There is no uniform answer, but multiple federal courts have said that the six month provision in the contract is enforceable for the Section 1981 claim, but not for the Title VII claim. For example, a federal court in Washington D.C. said in 2016 that shortening the statute of limitations on a Title VII claim to six months was unreasonable because the employee must go through the process of filing a claim with the EEOC before she can file in court. When someone files a complaint with the EEOC, the agency investigates the claims, and the employee cannot sue the employer in court until the EEOC issues a “right to sue” notice, which typically happens well after 180 days (i.e. 6 months), although the employee can ask for the “right to sue notice” after 180 days. This means that even if our hypothetical employee filed her EEOC charge the day after she was not promoted, and even if the EEOC issued her a right to sue notice promptly on the 180th day or she asked for the notice as early as she could, her contractual 6-month deadline would pass before she was able to sue in court. The six-month limitations period is therefore unreasonable and courts have said it is not enforceable. The Sixth Circuit Court of Appeals has similarly held that a six-month limitations period on a Title VII claim is not reasonable due to the lengthy filing process with the EEOC. That court also emphasized that Congress included the statute of limitations directly in Title VII and it is specific to the rights created by Title VII, so it cannot be waived by an employment contract. Finally, allowing employers to shorten the statute of limitations would impede uniform national enforcement of Title VII to eliminate workplace discrimination.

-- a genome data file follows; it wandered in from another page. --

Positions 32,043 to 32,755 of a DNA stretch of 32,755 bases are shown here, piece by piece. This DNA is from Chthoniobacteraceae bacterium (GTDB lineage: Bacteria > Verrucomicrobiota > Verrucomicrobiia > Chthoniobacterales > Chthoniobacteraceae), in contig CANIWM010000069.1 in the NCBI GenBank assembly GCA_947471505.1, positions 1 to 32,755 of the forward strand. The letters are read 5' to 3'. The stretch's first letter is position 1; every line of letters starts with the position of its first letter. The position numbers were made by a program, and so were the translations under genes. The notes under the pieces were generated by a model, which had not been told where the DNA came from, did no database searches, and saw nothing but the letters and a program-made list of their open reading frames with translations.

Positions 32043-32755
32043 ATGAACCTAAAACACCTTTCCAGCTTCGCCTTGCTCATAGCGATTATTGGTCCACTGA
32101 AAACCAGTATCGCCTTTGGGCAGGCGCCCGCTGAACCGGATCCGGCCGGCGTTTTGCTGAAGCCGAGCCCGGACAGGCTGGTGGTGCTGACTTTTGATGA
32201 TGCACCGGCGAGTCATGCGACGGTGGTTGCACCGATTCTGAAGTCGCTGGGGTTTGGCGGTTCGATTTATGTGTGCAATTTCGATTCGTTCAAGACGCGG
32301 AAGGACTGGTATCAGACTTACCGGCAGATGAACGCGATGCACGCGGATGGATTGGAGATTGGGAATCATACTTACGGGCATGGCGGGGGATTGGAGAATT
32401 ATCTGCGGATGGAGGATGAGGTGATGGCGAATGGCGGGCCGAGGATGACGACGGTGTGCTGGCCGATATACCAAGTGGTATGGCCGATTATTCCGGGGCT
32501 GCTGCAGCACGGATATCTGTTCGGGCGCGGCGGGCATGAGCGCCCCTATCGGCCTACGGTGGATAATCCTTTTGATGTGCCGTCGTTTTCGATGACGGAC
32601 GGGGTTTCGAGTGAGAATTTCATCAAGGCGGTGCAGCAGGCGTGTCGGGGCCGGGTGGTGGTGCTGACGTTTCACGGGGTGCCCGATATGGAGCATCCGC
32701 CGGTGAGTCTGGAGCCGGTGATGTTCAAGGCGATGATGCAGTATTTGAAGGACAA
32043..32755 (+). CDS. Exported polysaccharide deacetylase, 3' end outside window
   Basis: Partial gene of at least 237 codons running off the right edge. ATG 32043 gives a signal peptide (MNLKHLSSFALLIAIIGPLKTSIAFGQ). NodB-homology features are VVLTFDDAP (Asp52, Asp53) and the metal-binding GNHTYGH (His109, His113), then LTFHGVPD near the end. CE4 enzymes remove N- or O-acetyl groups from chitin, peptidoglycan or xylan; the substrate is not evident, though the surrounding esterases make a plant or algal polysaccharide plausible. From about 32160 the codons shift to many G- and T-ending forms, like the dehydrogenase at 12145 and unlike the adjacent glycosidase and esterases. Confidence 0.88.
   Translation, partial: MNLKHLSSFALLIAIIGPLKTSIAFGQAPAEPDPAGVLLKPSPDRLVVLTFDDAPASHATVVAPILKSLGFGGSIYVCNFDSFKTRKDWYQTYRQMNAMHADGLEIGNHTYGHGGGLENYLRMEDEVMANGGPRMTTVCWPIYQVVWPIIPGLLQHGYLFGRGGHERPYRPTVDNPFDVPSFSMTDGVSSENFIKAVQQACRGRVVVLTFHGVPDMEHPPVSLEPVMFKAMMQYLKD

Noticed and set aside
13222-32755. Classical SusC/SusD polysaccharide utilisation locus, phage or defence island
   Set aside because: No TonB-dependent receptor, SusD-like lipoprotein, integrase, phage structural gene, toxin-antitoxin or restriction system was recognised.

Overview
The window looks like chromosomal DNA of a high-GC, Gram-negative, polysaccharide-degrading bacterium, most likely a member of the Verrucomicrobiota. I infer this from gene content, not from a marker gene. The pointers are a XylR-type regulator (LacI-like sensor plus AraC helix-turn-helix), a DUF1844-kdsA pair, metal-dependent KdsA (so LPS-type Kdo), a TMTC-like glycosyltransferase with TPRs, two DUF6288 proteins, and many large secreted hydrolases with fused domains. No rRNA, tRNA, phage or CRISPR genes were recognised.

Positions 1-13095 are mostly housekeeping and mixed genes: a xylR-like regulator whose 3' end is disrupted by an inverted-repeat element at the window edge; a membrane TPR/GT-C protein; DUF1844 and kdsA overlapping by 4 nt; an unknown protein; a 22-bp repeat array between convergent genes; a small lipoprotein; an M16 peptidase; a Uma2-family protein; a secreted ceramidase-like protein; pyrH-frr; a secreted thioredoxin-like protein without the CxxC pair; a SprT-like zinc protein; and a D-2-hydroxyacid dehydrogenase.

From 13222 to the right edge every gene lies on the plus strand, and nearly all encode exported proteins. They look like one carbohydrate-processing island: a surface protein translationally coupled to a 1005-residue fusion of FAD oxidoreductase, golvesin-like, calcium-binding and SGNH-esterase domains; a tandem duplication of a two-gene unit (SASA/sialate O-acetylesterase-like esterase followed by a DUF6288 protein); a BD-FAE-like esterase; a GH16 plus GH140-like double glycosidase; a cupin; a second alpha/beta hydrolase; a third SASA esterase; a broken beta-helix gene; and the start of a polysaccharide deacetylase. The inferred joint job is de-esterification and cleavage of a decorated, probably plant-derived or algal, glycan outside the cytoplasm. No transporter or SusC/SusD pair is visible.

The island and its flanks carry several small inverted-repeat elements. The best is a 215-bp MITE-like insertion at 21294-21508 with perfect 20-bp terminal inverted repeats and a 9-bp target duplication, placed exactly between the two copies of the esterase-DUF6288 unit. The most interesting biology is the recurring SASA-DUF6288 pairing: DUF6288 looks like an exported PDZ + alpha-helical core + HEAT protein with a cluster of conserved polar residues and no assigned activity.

The same two cases stated that a contractual six-month limit on filing a Section 1981 claim is both reasonable and enforceable. This is because Section 1981 and Title VII differ in two relevant ways. First, there is no requirement to file a Section 1981 claim with an agency—it can be filed immediately in court. Second, the four-year statute of limitations for Section 1981 is not written into the text of Section 1981, it comes from a separate provision of federal law which says generally that any cause of action created by federal law after 1990 and without its own statute of limitations has a four-year limitation period. Although Section 1981 and Title VII have very similar goals of eliminating discrimination nationwide, courts are more comfortable enforcing contractual limits on Section 1981’s filing deadline because Congress did not create a statute of limitations specifically for that law like it did for Title VII.